What Are the Penalties for Driving with a Revoked License After a DUI?

Categories: DUI Defense

The penalty of a man driving car using a revoked license after a DUI.

If you have been charged with driving with a revoked license, you could face serious penalties.

Driving with a revoked license under any circumstances is greatly frowned upon and prosecuted harshly.

A conviction can result in fines, fees, jail time, and further license suspension.

The potential penalties greatly increase if you are charged with driving on a revoked license following a DUI conviction.

You could face a mandatory minimum amount of jail time along with a lengthy license suspension and hefty fines. Driving with a revoked license after a DUI is a serious offense that requires a serious defense.

Our criminal defense attorney has over two decades of experience advocating for individuals charged with revocation and suspension offenses. Schedule a consultation with Mark S. Rubinstein, P.C., today.

Penalties for Driving with a Revoked License After DUI

The penalties for driving with a revoked license after DUI can be harsh. You may face further license suspension, jail time, and fines. Driving with a revoked license is governed by Colorado’s driving under restraint (DUR) statute.

Driving while under restraint is when a person operates a motor vehicle while their license is suspended or revoked. There may be several reasons why your license was taken away. However, if your license is revoked following a DUI, the penalties for driving while revoked are much more severe.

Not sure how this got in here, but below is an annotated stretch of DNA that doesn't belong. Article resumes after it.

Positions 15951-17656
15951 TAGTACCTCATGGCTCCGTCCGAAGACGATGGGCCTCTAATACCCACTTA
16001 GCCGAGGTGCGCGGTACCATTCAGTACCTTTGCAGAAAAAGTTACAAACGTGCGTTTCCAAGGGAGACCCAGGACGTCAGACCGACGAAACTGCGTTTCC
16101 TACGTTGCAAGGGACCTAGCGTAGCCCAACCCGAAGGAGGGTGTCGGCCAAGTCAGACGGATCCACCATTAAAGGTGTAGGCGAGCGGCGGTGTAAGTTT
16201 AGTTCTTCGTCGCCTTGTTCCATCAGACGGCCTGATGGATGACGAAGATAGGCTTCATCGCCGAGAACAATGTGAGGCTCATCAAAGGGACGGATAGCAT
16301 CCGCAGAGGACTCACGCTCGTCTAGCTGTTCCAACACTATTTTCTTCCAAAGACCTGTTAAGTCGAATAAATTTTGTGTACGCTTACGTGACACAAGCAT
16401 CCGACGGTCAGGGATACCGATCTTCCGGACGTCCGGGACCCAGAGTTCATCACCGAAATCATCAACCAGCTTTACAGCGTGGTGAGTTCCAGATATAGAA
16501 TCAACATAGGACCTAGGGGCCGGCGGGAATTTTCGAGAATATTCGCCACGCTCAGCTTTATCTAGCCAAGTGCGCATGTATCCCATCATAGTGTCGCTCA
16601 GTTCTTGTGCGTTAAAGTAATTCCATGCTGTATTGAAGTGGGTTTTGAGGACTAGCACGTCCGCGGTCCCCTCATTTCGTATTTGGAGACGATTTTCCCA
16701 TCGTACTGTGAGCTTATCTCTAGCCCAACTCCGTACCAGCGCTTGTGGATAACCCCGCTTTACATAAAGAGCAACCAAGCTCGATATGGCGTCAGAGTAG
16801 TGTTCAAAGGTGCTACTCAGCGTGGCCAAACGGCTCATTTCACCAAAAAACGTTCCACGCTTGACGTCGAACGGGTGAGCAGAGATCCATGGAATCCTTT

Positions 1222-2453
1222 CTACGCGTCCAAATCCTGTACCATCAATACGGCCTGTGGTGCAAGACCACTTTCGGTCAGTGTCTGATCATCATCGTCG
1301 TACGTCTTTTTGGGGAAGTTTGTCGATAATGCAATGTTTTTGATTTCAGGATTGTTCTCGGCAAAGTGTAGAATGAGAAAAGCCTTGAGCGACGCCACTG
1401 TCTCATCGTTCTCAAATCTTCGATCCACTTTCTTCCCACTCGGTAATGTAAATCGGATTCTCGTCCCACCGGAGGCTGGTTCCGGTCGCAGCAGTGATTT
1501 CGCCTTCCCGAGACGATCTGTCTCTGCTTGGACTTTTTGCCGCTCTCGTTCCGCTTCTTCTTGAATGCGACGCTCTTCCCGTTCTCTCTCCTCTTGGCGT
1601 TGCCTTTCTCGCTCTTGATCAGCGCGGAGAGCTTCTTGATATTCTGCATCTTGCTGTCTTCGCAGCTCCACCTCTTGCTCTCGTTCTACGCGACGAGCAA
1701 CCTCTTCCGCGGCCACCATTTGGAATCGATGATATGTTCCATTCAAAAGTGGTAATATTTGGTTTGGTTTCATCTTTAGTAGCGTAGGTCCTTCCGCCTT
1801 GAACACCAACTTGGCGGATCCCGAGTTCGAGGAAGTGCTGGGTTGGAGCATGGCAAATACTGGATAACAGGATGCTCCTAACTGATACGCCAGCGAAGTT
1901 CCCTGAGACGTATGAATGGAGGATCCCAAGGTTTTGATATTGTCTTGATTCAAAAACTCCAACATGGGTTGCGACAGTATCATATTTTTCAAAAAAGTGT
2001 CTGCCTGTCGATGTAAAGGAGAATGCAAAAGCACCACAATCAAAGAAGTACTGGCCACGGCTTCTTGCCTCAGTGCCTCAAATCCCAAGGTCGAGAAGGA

If you have a revoked license after a DUI and are caught driving, you could be convicted of a Class 2 misdemeanor traffic offense.

The potential penalties for a first offense range from a mandatory minimum of 10 days in jail up to one year and fines of up to $1,000. The date you may be eligible for license reinstatement will be extended for an additional year.

Unfortunately, the court does not have the discretion to disregard the minimum jail sentence. The only rare exception to the mandatory minimum jail sentence is if the court finds the defendant drove due to an emergency. 

If an individual gets a subsequent driving under restraint (DUR) charge within five years of the first conviction, the mandatory minimum jail sentence will remain 10 days with a maximum of up to two years in jail.

The potential fines increase to up to $3,000. Further, a defendant will not be able to reinstate their license for four years. 

Summary of Potential Penalties

These statutes can be confusing. Here is a simple breakdown of penalties for driving with a revoked license:

  • First conviction:
    • Mandatory minimum of 10 days in jail and up to one year, and
    • A fine of up to $1,000.
  • Second conviction:
    • Mandatory minimum of 10 days in jail and up to two years,
    • A fine of up to $3,000, and
    • Potential ineligibility for a license for four additional years.

As you can see, these potential penalties are steep, and you should not attempt to defend yourself when so much is at stake.

Even if you lost your license for reasons other than a DUI and are facing a driving with a revoked license charge, you should still seek the advice of counsel.

Reasons Your License Can Be Suspended

We have discussed the fact that a DUI will likely result in a license suspension or revocation. Other reasons for a suspended or revoked license include:

  • Driving without insurance, 
  • Unpaid child support,